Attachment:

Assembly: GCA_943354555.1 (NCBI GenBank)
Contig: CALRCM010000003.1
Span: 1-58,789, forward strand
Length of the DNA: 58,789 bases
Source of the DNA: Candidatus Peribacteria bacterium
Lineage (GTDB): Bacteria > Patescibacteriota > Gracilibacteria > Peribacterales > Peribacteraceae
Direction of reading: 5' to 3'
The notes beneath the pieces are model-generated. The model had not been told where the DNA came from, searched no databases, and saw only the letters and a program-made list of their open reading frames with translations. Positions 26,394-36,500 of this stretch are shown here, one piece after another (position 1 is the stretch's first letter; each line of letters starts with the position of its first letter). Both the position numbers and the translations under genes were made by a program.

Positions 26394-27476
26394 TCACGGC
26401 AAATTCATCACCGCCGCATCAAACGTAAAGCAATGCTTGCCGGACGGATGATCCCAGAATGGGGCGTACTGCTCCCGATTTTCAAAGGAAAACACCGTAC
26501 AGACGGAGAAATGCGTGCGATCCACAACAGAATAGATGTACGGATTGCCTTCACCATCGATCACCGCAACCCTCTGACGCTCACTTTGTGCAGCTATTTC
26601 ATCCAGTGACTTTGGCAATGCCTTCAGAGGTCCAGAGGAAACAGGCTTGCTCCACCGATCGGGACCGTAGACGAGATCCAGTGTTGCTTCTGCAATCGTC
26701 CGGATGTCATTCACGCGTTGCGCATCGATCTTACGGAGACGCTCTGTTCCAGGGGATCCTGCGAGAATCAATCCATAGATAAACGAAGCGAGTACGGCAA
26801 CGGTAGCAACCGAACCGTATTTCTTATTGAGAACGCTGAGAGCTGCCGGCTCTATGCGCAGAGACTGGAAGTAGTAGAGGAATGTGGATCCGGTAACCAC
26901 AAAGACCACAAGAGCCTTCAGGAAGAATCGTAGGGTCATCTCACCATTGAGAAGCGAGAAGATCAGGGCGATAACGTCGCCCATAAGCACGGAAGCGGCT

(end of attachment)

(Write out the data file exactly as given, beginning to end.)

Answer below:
Assembly: GCA_943354555.1 (NCBI GenBank)
Contig: CALRCM010000003.1
Span: 1-58,789, forward strand
Length of the DNA: 58,789 bases
Source of the DNA: Candidatus Peribacteria bacterium
Lineage (GTDB): Bacteria > Patescibacteriota > Gracilibacteria > Peribacterales > Peribacteraceae
Direction of reading: 5' to 3'
The notes beneath the pieces are model-generated. The model had not been told where the DNA came from, searched no databases, and saw only the letters and a program-made list of their open reading frames with translations. Positions 26,394-36,500 of this stretch are shown here, one piece after another (position 1 is the stretch's first letter; each line of letters starts with the position of its first letter). Both the position numbers and the translations under genes were made by a program.

Positions 26394-27476
26394 TCACGGC
26401 AAATTCATCACCGCCGCATCAAACGTAAAGCAATGCTTGCCGGACGGATGATCCCAGAATGGGGCGTACTGCTCCCGATTTTCAAAGGAAAACACCGTAC
26501 AGACGGAGAAATGCGTGCGATCCACAACAGAATAGATGTACGGATTGCCTTCACCATCGATCACCGCAACCCTCTGACGCTCACTTTGTGCAGCTATTTC
26601 ATCCAGTGACTTTGGCAATGCCTTCAGAGGTCCAGAGGAAACAGGCTTGCTCCACCGATCGGGACCGTAGACGAGATCCAGTGTTGCTTCTGCAATCGTC
26701 CGGATGTCATTCACGCGTTGCGCATCGATCTTACGGAGACGCTCTGTTCCAGGGGATCCTGCGAGAATCAATCCATAGATAAACGAAGCGAGTACGGCAA
26801 CGGTAGCAACCGAACCGTATTTCTTATTGAGAACGCTGAGAGCTGCCGGCTCTATGCGCAGAGACTGGAAGTAGTAGAGGAATGTGGATCCGGTAACCAC
26901 AAAGACCACAAGAGCCTTCAGGAAGAATCGTAGGGTCATCTCACCATTGAGAAGCGAGAAGATCAGGGCGATAACGTCGCCCATAAGCACGGAAGCGGCT